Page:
While one can be the other, yoga and stretching aren’t the same thing. Generally, when you focus on stretching, you target a specific muscle group. For example, let’s say you do an upper-body workout. For that particular day, you might not need to stretch your entire body, so you stretch your upper muscles only. 

Or, maybe you run or do a killer weighted leg workout another day. Stretching only your upper body wouldn’t help your lower body with soreness and flexibility after the recent work, so you stretch your lower muscles. 

So, we’re trying to say that stretching is usually restricted to a specific muscle group. Of course, you might decide to stretch your entire body in a session, but generally, folks tend to focus on a particular muscle group. 

Yoga, on the other hand, is a full-body workout. Many types of yoga include sessions that drive your heart rate up and force you to focus on your breathing as you move through intense flows. In some yoga classes, like Bikram yoga, you might kick in the intensity up high enough to bring your heart rate into the cardio zone. 

In a different yoga class, such as Yin yoga, you might slow things down with mindful breathing and a slower pace through certain moves. Although these classes might echo the sentiment of a good stretching session, the difference here often falls to the mindful breathing integral to yoga.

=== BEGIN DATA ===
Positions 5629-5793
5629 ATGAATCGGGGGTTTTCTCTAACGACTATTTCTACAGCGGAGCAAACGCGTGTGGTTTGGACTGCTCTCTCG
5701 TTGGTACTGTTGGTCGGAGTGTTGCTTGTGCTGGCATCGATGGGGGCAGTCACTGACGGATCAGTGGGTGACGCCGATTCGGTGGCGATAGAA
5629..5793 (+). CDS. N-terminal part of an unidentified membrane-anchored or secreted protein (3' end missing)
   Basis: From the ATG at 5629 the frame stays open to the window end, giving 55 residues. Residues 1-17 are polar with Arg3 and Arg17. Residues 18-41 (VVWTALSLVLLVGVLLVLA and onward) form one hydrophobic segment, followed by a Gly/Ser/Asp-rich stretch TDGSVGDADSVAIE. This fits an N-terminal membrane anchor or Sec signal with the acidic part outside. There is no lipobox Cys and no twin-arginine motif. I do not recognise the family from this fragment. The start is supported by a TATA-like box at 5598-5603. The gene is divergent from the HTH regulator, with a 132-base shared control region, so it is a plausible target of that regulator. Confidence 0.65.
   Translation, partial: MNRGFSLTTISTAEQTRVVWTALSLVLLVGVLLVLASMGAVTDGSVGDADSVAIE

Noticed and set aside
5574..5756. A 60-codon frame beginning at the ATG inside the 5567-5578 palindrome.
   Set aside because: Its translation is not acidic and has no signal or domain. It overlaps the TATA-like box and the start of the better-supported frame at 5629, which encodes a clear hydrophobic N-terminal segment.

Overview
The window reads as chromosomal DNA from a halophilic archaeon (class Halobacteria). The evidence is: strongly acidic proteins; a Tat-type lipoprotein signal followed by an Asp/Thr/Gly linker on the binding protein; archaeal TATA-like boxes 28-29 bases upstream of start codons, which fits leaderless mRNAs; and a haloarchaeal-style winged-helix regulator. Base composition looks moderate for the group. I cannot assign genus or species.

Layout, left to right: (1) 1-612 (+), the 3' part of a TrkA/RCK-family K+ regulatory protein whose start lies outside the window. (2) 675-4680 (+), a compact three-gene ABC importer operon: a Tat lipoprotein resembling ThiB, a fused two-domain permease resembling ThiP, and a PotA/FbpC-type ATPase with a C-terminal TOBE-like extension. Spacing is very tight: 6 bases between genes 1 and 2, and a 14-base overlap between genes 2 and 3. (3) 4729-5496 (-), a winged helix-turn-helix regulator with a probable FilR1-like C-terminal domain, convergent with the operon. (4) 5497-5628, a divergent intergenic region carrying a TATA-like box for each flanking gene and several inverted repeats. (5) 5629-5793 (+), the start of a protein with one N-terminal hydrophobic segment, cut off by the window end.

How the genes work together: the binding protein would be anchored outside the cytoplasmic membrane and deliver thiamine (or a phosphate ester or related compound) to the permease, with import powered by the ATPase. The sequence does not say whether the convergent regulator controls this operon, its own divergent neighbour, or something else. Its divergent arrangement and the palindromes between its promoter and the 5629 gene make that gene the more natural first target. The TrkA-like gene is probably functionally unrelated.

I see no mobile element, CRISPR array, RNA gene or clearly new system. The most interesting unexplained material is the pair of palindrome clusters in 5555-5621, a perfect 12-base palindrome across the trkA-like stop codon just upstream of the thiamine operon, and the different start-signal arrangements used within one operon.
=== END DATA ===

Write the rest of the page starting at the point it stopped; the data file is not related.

In a cut-and-dry outlook, you could say yoga is more of a workout while stretching is more of a cool down. Of course, there are exceptions to both, but it’s essential to recognize their clear-cut differences. 

Is Yoga A Form Of Dynamic Stretching?

As mentioned, yoga isn’t always just stretching. However, certain moves and sequences can be considered a form of stretching. For example, if you’re moving through a sequence that stretches your muscles, such as the Sun Salutations sequence, you could technically call it a form of dynamic stretching.